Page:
“Latin Americans are just not used to fundraising [and entrepreneurship]. We are just used to being employees,” said Ortega. She also mentions that at one point business plan and pitch deck basics were not being taught. She also cites that the lack of Spanish language content is also a barrier many potential entrepreneurs face. “I saw that reality and decided in order to provide my services, I needed to train [Latin Americans] and educate them on cannabis and venture capital.”
She founded the Colombian Entrepreneurs Network (RECC) and created programs that help cannabis businesses starting up in Colombia. They hosted CannaCiencia, the first cannabis science event in Latin America that focuses on science, research, and investment.
“We decided to fight the stigma through science. We believe at the end of the day that science is going to eliminate the stigma, the fear, and the ignorance for everyone in the world but especially in Latin America,” shared Ortega. During its first run in 2018, CannaCiencia was extremely successful. Instead of the 150 people RECC projected to attract, 350 people came from all over the world. This year they attracted 1,500 people, which included academics and politicians.
Expected to reach $13 billion by 2028, Colombia’s evolving cannabis industry has grown exponentially since 2016. Putting on events like CannaCiencia and the CannaBiz Latino Hub is helping Ortega have a deeper impact across Latin America. She and her team are leading the technical committee that is going to review Colombia’s existing cannabis laws and propose reforms.
Ortega’s determination to put Colombia and Latin America at the forefront of the cannabis industry isn’t just about business. After five decades of civil war and with the Peace Process Agreement in place, in 2016 Colombia began the process of rebuilding their country after the war on drugs had torn it apart. While living and working in Bogotá during the war, Ortega had witnessed many of her friends and family members being killed. For her, conquering the cannabis industry is about transmuting the economic and social damage that was done to create wealth, opportunity, and community for a country that has been so heavily divided.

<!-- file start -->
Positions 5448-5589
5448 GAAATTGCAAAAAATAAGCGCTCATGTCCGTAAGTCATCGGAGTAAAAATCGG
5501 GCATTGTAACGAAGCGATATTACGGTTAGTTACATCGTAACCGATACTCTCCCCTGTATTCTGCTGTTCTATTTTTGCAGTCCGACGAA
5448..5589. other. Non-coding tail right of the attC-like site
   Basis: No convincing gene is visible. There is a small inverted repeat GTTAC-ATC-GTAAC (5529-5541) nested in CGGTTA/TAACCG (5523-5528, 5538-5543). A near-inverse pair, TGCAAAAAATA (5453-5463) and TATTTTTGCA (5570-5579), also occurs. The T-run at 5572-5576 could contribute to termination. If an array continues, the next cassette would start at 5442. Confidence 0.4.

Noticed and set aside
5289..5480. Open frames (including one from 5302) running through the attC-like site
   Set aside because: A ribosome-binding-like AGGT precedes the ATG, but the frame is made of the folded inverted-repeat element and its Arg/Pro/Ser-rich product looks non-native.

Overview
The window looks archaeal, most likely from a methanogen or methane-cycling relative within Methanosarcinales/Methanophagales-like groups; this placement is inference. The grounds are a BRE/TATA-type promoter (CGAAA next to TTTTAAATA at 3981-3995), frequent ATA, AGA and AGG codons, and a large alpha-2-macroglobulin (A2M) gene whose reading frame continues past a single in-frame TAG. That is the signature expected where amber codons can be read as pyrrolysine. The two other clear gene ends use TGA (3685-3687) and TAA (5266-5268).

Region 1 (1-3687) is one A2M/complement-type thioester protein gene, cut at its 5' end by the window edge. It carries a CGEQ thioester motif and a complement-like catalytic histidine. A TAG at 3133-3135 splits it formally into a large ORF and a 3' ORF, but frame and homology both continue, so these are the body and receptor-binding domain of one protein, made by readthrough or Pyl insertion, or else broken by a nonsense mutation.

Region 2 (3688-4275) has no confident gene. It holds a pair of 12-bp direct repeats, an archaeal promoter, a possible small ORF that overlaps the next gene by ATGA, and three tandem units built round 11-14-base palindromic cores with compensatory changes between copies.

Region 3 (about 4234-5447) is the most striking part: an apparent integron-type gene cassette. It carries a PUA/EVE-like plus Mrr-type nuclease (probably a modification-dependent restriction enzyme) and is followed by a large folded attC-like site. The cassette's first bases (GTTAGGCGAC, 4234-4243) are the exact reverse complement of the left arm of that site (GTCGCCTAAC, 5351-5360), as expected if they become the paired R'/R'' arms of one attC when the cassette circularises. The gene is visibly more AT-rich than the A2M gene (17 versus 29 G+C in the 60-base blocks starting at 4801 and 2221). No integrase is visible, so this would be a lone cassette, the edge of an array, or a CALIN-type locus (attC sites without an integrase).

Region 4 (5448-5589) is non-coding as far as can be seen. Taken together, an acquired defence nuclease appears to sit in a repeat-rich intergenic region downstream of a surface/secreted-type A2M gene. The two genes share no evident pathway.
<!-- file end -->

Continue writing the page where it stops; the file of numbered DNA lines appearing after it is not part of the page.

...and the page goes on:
“For years the FARC lead the black market in Colombia. The Toribio and Cauca regions were the epicenters of the civil war because that’s the region where the cultivars were and are. About 2,000 hectares have been cultivating illegally in this region under the violent control from FARC,” shared Ortega with High Times.
“Now all the families that have been growing cannabis for the black market are in the process of legalizing and obtaining licenses. These farmers were victims of the violent control from FARC and ELN, and hopefully, all of these families can now navigate the legal market and keep providing for their families since this commodity is the source of their income.”
At the forefront of Colombia’s cannabis industry is the need for more social responsibility says, Ortega. “Something that caused so much suffering for all of us is bringing so much opportunity to the country and that’s what we’re looking for. We are looking to mobilize capital from wealthy countries, families, and individuals to heal the damage the world has done [to] our country through the war on drugs.”